It was a lovely, bright morning as I walked beside the broad, blue river that passes through the district town of Viqueque in Timor-Leste. Kids were heading to school in their colorful uniforms, shouting “Bondia!” (“Good morning!”) to me. It made me smile to see them going to school to make their lives and their young country better. At the same time, I worried about the many challenges they face in a country with one of the world’s poorest populations.
Timor-Leste is just 11 years old. Its health and development indicators, including immunization coverage, are among the worst in Asia. About 23 percent of 1-year-old children did not receive any immunizations, and the country has experienced several outbreaks of vaccine-preventable diseases in recent years. For example, more than 800 people contracted measles—and eight people died—during a nationwide outbreak in 2011.
As I walked to the district health center in Viqueque where the staff of the immunization project that I lead helps the Ministry of Health to improve immunization services, I wondered if the school kids in the group were fully immunized. Some of the diseases that we treat successfully through immunization in the United States can be deadly in Timor-Leste.
Timor-Leste’s $10.5 million Threshold Program focuses on anti-corruption initiatives and immunization. Under the $2.6 million immunization component, MCC is helping address the country’s low immunization rates by working with USAID and the Timorese Ministry of Health to increase coverage of the measles vaccine and the third dose of the diphtheria-tetanus-pertussis (DTP3) vaccine. The project targets seven of the country’s 13 districts, focusing on areas where more than 75 percent of under-immunized Timorese children under 5 years of age live.
The program provides technical assistance to the Ministry to improve the effectiveness, quality and accessibility of immunization services. This involves training staff, developing and applying new tools, providing staff and transport assistance, and coordinating community engagement activities, better reporting, mentoring, and supervision. Project implementers have been working hard to reach hard-to-reach communities by whatever means necessary—on foot, on horseback, by boat, and once by U.S. Navy helicopters.
In Timor-Leste, families often lack the basics, including proper nutrition, clean water and sanitation and fundamental health services. Delivering health services is one of the biggest challenges that the Ministry of Health faces. The average walking distance from a household to the nearest health facility is more than an hour, and during the wet season even short distances become impassable. Although health services from public health facilities are free, parents still lose a day’s wages on transport costs. Most parents follow traditional beliefs and practices and do not seek care from a health facility except for the most serious problems.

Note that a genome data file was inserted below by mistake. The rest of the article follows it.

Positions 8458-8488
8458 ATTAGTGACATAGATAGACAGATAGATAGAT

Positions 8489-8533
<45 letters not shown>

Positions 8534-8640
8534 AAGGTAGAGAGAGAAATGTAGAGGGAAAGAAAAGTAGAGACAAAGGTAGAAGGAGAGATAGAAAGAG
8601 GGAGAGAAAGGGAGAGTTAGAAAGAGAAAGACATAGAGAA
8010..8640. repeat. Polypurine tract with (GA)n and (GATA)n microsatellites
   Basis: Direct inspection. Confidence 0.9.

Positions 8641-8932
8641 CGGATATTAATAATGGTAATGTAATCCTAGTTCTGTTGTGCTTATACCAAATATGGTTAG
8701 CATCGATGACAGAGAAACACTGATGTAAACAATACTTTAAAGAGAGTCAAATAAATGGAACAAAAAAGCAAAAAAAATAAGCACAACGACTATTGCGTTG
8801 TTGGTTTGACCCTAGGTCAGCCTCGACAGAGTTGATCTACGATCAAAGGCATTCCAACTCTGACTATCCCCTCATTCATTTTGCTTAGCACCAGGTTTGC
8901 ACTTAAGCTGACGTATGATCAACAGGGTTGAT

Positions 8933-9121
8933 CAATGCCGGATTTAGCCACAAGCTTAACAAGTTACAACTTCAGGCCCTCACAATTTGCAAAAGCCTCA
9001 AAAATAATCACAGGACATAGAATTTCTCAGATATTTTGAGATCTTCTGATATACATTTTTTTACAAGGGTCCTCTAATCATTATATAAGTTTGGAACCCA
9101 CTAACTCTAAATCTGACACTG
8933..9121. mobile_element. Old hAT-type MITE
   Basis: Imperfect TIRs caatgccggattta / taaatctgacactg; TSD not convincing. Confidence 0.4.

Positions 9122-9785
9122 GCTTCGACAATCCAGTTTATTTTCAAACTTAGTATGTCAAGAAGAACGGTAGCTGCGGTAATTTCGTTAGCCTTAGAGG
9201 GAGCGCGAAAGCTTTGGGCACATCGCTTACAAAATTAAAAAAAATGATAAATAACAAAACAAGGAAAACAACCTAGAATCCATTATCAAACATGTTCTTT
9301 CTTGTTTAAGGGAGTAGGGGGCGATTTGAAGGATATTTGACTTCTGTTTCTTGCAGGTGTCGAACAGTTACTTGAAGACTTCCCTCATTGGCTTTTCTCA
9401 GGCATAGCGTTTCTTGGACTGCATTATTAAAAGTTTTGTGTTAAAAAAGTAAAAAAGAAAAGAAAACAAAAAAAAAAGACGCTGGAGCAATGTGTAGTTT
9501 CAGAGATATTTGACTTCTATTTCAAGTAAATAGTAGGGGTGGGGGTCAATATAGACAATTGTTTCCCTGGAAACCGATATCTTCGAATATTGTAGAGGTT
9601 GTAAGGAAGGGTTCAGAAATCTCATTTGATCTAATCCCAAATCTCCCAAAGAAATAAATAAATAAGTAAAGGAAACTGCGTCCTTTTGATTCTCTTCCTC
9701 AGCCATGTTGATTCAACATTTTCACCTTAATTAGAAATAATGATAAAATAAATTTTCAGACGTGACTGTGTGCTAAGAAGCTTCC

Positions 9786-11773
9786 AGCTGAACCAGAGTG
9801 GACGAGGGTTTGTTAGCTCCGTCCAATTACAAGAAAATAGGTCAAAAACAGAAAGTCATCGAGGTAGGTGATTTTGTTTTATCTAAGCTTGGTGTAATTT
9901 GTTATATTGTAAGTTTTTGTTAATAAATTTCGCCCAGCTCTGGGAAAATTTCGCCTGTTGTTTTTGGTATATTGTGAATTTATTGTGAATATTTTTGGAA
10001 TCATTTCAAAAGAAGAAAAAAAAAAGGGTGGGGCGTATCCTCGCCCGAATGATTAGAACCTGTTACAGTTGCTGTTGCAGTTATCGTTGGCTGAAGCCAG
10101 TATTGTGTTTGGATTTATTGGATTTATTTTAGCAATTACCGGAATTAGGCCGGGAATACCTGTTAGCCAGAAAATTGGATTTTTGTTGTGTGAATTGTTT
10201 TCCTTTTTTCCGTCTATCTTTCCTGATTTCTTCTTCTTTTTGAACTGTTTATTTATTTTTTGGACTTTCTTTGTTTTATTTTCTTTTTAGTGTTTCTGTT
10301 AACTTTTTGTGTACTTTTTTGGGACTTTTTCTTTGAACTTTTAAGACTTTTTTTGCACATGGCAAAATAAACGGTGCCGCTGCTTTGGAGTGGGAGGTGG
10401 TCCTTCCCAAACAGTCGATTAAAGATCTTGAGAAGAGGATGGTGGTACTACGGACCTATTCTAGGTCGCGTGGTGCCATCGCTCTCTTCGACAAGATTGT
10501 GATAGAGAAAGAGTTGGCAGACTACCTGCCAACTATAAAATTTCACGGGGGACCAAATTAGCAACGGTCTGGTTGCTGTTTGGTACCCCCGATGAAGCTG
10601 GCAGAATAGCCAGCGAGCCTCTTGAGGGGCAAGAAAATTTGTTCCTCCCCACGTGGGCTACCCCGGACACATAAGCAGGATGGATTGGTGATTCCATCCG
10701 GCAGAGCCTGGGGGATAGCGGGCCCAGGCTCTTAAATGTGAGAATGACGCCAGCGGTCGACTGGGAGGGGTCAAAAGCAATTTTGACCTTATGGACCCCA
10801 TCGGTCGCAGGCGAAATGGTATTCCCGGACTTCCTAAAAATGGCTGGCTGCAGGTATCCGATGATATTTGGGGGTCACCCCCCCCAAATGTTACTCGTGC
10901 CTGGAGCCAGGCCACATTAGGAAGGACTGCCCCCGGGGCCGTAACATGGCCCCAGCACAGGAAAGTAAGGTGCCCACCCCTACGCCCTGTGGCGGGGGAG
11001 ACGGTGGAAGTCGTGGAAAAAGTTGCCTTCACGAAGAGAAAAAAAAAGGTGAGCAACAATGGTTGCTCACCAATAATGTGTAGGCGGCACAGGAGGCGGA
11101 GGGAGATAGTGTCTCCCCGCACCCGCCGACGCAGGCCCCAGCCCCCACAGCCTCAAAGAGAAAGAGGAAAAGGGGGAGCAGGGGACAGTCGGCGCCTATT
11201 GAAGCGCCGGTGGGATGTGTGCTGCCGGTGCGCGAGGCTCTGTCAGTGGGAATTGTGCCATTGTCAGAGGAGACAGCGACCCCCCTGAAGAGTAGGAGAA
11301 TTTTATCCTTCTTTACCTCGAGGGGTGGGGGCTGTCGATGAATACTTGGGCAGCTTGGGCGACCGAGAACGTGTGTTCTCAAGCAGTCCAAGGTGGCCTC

The immunization program has already produced some impressive results. DPT3 coverage in Baucau, the country’s second largest city, increased from 74 percent when the program began in January 2011 to 100 percent by June 2013.
The program’s success goes beyond Baucau. The Ministry of Health reports a significant increase in immunization coverage in Timor-Leste. DTP3 coverage nationwide increased from 67 percent in 2011 to 78 percent in 2013. The districts that are the focus of the MCC-funded program saw immunization coverage reach 84 percent.
Challenges remain in providing adequate immunization coverage throughout the country. Essential drugs and immunizations are sometimes out of stock. Deliveries of fuel for cold-chain refrigerators are delayed. Vehicles sometimes don’t have enough fuel to travel to remote communities. But the Government of Timor-Leste has been working diligently to overcome these obstacles, and I’m happy that I am part of the effort to provide all Timorese a healthier future.